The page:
You new book is titled Public Sex in Paekakariki. Why this title?

Because sex is so public! People dancing/kissing say it, pregnant woman say it. In magazines, beautiful bodies invite thoughts of sex, and tv and film – crammed with it. But also because I wrote a play, Public Sex, which we put on in Paekakariki.

Are all the characters queer? 


No. My stories reflect reality, where we queers are just part of the population.

So, is there lots of sex in the book?

Quite a bit, yes. It isn’t written as erotica, though.

Does sex sell?

Of course it does – it’s the one act of pleasure most humans want. Most of us are eternally curious about sex and eager to learn new things about it.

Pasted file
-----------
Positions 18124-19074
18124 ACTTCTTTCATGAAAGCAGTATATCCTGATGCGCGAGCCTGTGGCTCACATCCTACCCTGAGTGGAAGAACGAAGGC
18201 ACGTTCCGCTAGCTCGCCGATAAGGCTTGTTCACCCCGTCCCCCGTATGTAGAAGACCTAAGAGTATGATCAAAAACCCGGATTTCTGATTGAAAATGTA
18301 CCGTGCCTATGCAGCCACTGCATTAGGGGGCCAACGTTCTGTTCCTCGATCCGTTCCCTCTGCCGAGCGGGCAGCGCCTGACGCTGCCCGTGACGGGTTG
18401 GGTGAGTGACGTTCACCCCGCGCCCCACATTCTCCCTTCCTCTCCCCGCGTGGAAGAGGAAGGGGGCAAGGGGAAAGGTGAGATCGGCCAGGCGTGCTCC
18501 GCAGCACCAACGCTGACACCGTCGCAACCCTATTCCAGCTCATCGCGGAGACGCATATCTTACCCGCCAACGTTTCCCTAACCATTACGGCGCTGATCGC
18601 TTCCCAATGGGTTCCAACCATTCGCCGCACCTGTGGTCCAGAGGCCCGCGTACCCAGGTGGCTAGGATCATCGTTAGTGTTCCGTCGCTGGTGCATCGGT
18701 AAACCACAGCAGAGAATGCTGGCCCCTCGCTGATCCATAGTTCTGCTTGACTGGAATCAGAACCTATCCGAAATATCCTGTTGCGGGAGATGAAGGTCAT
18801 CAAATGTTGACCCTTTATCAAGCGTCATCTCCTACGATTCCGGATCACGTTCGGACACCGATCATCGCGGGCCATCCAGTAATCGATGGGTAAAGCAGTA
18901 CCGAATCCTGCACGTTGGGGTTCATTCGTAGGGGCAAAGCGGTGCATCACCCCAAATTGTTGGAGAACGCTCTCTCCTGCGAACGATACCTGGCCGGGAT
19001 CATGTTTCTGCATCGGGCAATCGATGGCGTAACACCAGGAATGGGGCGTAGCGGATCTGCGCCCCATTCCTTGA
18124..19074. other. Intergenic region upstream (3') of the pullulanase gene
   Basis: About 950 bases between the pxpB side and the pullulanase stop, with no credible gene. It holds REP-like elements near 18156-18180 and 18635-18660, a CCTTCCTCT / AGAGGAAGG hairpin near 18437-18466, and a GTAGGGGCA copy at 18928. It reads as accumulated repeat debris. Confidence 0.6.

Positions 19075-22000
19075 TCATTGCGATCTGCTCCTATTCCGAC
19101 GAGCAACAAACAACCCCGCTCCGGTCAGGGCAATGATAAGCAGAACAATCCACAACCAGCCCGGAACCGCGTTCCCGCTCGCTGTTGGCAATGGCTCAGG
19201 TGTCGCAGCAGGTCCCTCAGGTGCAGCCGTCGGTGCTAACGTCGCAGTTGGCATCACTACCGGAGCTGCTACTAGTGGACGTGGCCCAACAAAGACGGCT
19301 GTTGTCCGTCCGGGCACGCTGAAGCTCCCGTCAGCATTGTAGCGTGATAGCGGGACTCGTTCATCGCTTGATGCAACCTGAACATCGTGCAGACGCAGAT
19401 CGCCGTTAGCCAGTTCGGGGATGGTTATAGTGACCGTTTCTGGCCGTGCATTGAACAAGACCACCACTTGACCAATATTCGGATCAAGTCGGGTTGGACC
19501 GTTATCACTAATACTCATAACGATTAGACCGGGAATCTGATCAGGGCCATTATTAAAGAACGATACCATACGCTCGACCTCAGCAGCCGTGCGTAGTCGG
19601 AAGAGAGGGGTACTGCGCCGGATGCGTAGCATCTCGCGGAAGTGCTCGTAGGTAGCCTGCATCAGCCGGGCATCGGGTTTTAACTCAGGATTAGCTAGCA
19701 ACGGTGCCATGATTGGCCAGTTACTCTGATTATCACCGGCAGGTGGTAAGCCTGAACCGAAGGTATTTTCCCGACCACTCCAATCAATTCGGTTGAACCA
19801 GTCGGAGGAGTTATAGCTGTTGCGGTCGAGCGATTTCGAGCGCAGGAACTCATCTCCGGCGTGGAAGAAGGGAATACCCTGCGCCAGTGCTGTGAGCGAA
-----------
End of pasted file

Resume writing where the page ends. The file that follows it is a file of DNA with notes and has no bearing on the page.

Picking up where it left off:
You describe Public Sex in Paekakariki as a ‘magical realism’ story. What is magical realism?

It’s a kind of writing which blends real people and places with fictional characters, and adds happenings which are beyond what we call reality.

Paekakariki is a real place, of course, and has a rather magical atmosphere. I also mention, with their permission, several people who live there. At the heart of the story is a magical happening. By the time readers get to that, they will have become involved with the characters and therefore accept the magical happening as real.

Why did you set the story in Paekakariki?

Paekakariki will always be a village as it cannot get any bigger, bordered as it is by the sea, a railway line, a highway, then hills. So it has a rather timeless quality, which I deeply enjoyed when I lived there. The village itself is one of the characters.

Have any bookshops been interested in carrying it?

Yes – it’s at Unity Books, both in Auckland and Wellington, The Women’s Bookshop here in Auckland, Paper Plus in Ponsonby and Coastlands – and can be ordered through any bookshop.

 Article & Photo | Anne Speir